Michigan congressman pushes rollback on migrant worker wages to aid ailing farmers
A Michigan congressman is pushing to roll back a wage increase for migrant farm workers. The wage debate comes as many Michigan farmers are harvesting their crops.
Jim Koan recently drove around his Genesee County apple farm, where he’s been growing apples for half a century.
“I grow about 50 varieties,” Koan said as he pointed at the trees with ripening fruit on both sides of the road. “But some of them are experimental to see where they’re going to fit into my apple growing program.”
For many years, Koan said he relied on autoworkers looking for a little extra income to help harvest his crop.
But starting seven years ago, Koan has used about a dozen migrant workers from Mexico to pick his apples between August and November. They’ve come through the H2A visa program.
The program screens applicants and connects them with farmers in the U.S. It provides needed labor for farmers and ensures travel, lodging and other costs are covered for the migrants.
It also sets a specific wage the migrants will be paid.
This year, the Adverse Effect Wage Rate, or AEWR, jumped 12.8% from last year.
For Koan, that’s too much.
“All of my other costs have gone up. Not as fast as this. This has gone so high,” said Koan. “It’s bleeding us to death.”
Koan has an ally in his congressman. U.S. Rep. Dan Kildee (D-Mich.) has proposed legislation to freeze migrant worker wages under the H2A visa program at 2022 levels. In Michigan, the 2022 AEWR was $15.37 an hour.
“I just was with some growers today and the same thing yesterday, they’re really feeling the pinch and looking for some short-term relief. That’s what we’re trying to provide,” said Kildee.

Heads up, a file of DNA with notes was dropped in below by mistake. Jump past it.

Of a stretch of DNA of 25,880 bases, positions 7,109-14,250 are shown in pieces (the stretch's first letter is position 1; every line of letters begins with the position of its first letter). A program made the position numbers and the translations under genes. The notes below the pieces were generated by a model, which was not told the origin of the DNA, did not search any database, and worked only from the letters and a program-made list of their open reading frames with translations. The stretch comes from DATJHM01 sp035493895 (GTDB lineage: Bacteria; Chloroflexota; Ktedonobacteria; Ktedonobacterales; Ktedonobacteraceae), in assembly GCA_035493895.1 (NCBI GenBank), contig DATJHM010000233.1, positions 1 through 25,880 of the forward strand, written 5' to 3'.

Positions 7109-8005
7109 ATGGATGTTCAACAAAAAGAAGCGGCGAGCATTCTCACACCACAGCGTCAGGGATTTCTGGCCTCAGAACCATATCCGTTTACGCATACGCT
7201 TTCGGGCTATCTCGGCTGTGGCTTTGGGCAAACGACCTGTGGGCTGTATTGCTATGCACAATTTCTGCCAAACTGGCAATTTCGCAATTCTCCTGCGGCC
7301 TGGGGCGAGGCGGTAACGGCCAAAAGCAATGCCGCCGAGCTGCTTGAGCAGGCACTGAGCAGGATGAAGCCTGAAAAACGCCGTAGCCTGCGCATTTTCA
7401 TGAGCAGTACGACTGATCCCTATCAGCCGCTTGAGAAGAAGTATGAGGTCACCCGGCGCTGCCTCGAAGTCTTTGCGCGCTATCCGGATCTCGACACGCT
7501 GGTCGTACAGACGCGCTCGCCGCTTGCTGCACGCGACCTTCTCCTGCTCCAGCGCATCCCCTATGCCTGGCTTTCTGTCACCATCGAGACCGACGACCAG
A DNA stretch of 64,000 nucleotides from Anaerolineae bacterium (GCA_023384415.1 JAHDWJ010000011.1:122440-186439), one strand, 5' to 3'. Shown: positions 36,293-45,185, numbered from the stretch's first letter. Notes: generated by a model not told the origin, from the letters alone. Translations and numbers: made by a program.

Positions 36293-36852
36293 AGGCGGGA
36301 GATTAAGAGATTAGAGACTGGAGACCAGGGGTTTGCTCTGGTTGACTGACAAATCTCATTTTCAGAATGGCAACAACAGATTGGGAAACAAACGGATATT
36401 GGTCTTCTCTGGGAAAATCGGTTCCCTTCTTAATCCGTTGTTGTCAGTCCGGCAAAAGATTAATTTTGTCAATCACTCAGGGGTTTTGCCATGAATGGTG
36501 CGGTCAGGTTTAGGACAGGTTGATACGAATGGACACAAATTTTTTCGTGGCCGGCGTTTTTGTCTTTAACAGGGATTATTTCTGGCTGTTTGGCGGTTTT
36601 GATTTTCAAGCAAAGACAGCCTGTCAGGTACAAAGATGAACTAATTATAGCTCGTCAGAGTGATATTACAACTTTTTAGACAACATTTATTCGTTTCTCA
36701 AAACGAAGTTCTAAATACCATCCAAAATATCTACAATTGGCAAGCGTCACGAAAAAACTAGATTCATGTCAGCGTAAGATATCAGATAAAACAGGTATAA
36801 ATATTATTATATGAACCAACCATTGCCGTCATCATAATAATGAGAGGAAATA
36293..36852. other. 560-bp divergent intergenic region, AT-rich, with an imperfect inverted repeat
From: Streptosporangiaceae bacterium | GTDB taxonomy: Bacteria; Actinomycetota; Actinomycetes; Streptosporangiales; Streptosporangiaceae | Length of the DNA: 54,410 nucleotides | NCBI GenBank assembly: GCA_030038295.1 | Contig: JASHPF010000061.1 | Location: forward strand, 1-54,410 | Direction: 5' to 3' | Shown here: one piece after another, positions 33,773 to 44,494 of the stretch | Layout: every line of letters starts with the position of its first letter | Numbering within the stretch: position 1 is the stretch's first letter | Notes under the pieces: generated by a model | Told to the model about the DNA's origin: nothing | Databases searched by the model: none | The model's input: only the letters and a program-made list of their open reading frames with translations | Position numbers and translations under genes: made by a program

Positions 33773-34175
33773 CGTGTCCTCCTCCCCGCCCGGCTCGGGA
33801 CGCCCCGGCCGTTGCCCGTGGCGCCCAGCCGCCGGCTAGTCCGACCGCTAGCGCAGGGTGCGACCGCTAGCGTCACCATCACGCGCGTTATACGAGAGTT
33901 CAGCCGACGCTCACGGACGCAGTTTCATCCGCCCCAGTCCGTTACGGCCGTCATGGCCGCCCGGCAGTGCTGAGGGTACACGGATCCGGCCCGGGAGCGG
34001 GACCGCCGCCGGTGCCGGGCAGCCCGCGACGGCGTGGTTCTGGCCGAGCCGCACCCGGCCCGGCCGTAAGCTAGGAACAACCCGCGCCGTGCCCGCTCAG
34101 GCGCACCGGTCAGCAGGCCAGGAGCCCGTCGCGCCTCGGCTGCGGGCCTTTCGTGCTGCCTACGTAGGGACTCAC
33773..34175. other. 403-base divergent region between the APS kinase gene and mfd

Kildee filed his pay raise rollback legislation in the spring. At this point, with workers already in the fields, it’s not entirely clear how Kildee’s proposal would affect the migrants’ wages.
Teresa Hendricks is the director of Michigan Migrant Legal Aid. She’s worked for years to assist migrant workers seeking good working conditions and fair pay.
Hendricks said the H2A program is intended to protect migrant workers’ rights — and rolling back their wages would be unfair.
“The workers in order to come here have already been promised a number of things in writing and one is the Adverse Effect Wage Rate of $17.24 an hour,” said Hendricks.
Hendricks said if Congress tries to stop the pay raise, attorneys for migrant workers will take the issue to court.
Meanwhile, a lawsuit has already been filed in federal court in North Carolina asking to block the pay raise from taking effect.
John Kran is with the Michigan Farm Bureau. He said Michigan farmers are struggling with rising costs for everything from fuel to fertilizer. Many are facing a choice of whether they can afford to stay on the farm.
For those relying on migrant workers, Kran said the federally mandated wage increase is a tipping point.
He said the ultimate answer is a comprehensive change to the entire H2A program.
“Now we’re looking at more piecemeal approaches to try to just take some pressure off, keep people in business for a little while,” said Kran, “and allow Congress time. Hopefully, allow cooler heads to prevail to find a solution that works for everybody.”
It’s unclear if Congress will act on Kildee’s bill to freeze migrant worker wage rates before the end of the year.